Is there a gap between our military and our broader society?
It has been said that 1 percent of our citizens serve and go to war and that 99 percent go to the mall. In Warriors and Citizens, a diverse group of contributors offers perspectives on whether or not the different experiences of our military and the broader society are fraying the traditional civil relationship—and if the American public is losing connection to its military. The authors analyze extensive polling information to identify gaps between civilian and military attitudes on issues central to the military profession and the professionalism of our military, determine which if any of those gaps are problematic for sustaining the traditionally strong bonds between the American military and its broader public, analyze whether such gaps are amenable to remediation by policy means, and assess potential solutions.
The contributors also explore public disengagement and the effect of high levels of public support for the military combined with low levels of trust in elected political leaders—both recurring themes in their research. They also reflect on whether American society is becoming divorced from the requirements for success on the battlefield so that not only will it fail to comprehend our military but be willing to tolerate a military constituted along more traditional lines to protect our more progressive society.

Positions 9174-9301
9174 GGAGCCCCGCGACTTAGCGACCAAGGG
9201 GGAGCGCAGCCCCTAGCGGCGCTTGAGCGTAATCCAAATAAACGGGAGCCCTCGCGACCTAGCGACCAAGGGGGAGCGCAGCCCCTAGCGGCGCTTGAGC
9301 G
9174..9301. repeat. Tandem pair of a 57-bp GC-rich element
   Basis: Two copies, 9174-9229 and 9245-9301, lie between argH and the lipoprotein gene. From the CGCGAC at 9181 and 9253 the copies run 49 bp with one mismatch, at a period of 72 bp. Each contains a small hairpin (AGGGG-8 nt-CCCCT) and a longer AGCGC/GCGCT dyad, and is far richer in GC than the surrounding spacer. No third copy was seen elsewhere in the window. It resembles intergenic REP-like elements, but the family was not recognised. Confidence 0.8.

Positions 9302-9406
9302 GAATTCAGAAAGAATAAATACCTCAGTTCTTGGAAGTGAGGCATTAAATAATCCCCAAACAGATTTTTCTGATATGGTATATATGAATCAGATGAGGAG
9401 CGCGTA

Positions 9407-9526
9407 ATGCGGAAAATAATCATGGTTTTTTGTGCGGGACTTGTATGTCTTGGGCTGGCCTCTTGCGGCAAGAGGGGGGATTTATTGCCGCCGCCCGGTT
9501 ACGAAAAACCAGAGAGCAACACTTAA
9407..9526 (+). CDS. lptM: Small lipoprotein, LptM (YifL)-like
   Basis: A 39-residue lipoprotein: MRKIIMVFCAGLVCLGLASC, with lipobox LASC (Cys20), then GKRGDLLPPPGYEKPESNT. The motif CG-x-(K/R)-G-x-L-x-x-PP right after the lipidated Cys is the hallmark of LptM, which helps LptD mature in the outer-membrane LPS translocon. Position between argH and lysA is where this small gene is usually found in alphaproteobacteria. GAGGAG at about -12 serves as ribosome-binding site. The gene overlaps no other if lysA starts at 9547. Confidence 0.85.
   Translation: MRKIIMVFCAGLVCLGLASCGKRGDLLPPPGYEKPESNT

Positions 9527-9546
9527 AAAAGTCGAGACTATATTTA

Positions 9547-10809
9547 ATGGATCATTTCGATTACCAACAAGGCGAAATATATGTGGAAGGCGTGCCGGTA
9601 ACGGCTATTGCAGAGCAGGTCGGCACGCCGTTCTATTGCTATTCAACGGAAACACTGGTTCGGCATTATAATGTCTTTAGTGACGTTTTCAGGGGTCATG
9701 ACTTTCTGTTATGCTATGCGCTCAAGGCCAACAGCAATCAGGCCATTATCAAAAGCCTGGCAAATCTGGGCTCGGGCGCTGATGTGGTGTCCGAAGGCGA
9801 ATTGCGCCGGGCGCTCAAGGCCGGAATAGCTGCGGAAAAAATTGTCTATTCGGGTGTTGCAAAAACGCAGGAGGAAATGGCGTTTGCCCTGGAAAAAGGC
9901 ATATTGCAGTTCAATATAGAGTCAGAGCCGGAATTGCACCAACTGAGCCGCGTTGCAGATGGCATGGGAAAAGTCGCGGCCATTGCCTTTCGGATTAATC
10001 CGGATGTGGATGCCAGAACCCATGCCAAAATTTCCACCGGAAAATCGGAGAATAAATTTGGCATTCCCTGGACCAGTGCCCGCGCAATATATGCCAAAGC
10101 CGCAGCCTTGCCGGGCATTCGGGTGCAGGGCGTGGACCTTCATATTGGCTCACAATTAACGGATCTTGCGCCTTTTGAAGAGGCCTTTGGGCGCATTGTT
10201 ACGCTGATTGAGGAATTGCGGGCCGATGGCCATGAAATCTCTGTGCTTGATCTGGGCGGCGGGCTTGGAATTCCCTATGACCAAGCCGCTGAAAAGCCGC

Contributors: Rosa Brooks, Matthew Colford, Thomas Donnelly, Peter Feaver, Jim Golby, Jim Hake, Tod Lindberg, Jim Mattis, Mackubin Thomas Owens, Cody Poplin, Nadia Schadlow, Kori Schake, A. J. Sugarman, Lindsay Cohn Warrior, Benjamin Wittes
Kori Schake is a member of FPRI’s Board of Advisors.
Mackubin Thomas Owens is the editor of Orbis: FPRI’s Journal of World Affairs.
Gen. James Mattis was the recipient of FPRI’s 9th Annual Benjamin Franklin Award for Public Service in 2013.